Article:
CartoDB is an extremely straightforward, cloud-based mapping software designed to allow users the opportunity to create various kinds of maps based on virtually any location-based data set they can find. This makes CartoDB the perfect tool to accompany any story related to issues of location, ranging from microcosmic neighborhood issues to large scale global issues. The plethora of customization options also ensures your maps truly illustrate your specific points while simultaneously looking visually appealing and drawing the viewer’s eye to your article.
In order to use CartoDB, all you have to do is create an account using an active email address. Once this is done and you have logged in, you’re ready to start mapping! The site is extremely easy to navigate, so a verbal explanation of introductory steps is a bit superfluous. With that said, you want to start out your project by first finding the data set (or sets) you want to use in your map. In the case of my final project, I am using two complimentary data sets: closed pothole cases in Boston and pothole call-ins in Boston.
After collecting your data sets, you’ll want to go to your CartoDB dashboard, click “New Table,” and upload your data sets. One awesome quality of CartoDB is how you can upload your files in a multitude of ways, ranging from a website URL, a file on your computer, via Dropbox or Google Drive, etc. No matter how you have your data sets saved, chances are, CartoDB will have a way for you to upload them.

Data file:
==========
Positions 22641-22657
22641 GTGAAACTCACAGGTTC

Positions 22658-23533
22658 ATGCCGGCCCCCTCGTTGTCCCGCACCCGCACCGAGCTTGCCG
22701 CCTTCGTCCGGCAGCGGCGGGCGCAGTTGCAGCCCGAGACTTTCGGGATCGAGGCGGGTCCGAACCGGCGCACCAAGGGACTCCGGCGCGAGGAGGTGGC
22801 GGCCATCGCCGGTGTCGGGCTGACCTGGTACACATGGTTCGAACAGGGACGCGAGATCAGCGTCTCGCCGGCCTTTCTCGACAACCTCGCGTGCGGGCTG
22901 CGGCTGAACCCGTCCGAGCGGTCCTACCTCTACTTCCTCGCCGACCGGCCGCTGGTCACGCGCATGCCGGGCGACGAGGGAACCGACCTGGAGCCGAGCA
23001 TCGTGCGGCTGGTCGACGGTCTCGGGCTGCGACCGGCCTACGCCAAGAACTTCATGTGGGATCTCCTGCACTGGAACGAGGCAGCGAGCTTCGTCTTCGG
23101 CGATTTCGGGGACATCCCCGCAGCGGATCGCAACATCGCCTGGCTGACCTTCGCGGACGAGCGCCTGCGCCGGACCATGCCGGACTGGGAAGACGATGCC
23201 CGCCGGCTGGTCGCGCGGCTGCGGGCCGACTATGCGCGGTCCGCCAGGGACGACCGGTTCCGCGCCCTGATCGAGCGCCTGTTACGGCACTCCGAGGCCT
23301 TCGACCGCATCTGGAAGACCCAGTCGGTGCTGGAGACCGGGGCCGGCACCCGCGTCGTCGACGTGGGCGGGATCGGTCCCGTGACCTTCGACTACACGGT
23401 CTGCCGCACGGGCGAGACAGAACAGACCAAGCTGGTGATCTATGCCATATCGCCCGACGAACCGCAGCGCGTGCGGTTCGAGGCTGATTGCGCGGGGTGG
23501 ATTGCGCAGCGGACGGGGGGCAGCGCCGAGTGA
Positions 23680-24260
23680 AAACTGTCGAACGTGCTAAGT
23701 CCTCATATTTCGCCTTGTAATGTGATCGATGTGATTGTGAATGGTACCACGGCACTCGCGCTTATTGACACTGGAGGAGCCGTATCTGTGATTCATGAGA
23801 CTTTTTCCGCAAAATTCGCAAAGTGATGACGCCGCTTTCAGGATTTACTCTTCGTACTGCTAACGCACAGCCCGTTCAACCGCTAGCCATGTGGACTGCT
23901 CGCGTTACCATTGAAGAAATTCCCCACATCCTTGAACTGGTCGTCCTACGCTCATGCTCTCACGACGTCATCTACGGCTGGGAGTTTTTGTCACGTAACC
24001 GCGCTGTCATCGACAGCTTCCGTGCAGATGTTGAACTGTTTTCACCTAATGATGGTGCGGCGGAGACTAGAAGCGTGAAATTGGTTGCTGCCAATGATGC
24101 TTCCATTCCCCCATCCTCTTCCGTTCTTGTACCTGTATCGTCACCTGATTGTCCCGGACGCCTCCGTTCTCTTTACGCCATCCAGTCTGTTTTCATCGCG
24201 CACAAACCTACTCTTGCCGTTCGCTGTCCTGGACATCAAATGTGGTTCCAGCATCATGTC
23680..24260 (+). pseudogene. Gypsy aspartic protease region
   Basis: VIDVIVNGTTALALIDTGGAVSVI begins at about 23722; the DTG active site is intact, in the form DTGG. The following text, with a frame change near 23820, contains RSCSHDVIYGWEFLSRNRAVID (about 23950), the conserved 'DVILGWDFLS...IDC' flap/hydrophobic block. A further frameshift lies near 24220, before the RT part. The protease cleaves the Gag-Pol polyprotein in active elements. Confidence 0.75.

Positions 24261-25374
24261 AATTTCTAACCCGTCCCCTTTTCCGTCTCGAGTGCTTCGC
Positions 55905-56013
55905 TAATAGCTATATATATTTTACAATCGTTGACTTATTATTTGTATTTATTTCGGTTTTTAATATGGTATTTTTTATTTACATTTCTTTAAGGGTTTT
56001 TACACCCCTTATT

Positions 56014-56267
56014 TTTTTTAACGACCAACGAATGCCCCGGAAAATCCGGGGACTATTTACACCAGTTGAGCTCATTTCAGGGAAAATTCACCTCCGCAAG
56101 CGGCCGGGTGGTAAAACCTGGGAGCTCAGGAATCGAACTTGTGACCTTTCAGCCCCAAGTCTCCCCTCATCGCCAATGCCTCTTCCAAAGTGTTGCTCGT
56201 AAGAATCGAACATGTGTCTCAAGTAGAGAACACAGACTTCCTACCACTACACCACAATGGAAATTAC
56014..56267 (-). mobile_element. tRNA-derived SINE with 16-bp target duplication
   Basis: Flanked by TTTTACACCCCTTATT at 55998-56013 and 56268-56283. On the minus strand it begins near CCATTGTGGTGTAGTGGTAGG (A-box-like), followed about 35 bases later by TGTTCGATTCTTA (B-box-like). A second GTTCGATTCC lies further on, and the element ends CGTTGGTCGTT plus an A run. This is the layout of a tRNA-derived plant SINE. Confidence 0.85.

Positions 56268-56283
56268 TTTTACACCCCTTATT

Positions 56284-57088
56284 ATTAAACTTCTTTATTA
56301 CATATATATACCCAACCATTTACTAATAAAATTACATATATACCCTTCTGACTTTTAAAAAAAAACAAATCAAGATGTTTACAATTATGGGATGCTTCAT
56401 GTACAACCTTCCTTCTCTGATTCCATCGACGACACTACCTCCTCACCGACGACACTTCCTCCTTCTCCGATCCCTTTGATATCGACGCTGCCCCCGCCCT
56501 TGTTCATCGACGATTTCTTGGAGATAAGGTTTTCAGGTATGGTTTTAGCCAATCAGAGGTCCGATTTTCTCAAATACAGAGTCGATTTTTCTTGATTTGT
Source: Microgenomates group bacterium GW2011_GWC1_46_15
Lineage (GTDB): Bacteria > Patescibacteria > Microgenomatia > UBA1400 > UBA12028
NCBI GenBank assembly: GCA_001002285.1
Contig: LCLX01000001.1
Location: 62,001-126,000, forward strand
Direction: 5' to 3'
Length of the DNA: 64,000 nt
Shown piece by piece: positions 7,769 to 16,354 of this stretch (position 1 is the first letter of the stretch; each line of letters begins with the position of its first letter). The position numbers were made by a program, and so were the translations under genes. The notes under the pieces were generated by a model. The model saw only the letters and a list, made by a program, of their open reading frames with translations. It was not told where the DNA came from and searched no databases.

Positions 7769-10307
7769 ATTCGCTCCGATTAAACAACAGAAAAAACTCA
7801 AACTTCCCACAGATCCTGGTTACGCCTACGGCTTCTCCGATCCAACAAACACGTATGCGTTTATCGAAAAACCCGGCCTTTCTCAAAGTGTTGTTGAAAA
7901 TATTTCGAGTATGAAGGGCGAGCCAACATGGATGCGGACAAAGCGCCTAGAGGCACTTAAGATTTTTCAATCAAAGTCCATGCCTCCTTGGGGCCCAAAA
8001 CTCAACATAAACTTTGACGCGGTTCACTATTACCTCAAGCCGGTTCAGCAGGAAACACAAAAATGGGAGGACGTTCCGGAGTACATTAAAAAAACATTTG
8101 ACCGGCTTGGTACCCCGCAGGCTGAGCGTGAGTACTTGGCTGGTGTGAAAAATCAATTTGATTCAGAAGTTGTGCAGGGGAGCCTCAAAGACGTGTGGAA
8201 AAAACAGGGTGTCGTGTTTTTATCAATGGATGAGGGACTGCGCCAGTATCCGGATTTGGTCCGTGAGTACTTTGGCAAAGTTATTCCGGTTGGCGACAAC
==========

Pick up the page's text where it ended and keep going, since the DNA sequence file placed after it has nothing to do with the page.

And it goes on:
Once your tables are imported (be patient, bigger files can take a while to upload), click on the first one you wish to map. This will take you to a page displaying the data set as a table. On the top of the page, however, there is an option to view the table as a map. Click on this and CartoDB will display your data set as a map.
This creates a basic map, but the site has a lot of editing options. On the righthand side of your map, there should be a collapsed editing menu. Click on this and explore the different ways of making your map express exactly what you want to express. You can display the data as a cluster or intensity map (among other options), you can change the color of the dots representing the data, you can even filter how the data is displayed using the different columns in the originally imported table.
Another personalization aspect is the actual map on which the data is displayed. On the top lefthand side of your map, there should be a drop down menu that says “Base Map.” Click on this and you can browse through a selection of different maps. You even have the option to upload your own background image to display the data on.
I really enjoy CartoDB because it is extremely easy to use and understand, but I don’t feel like it compromises the integrity of the data in order to do this. You don’t really need to have any specific skills going into this application, which makes it accessible to almost anyone. I would definitely recommend CartoDB to a friend and I can’t even imagine doing my final data story without this application, seeing as my entire project relates directly to mapping data.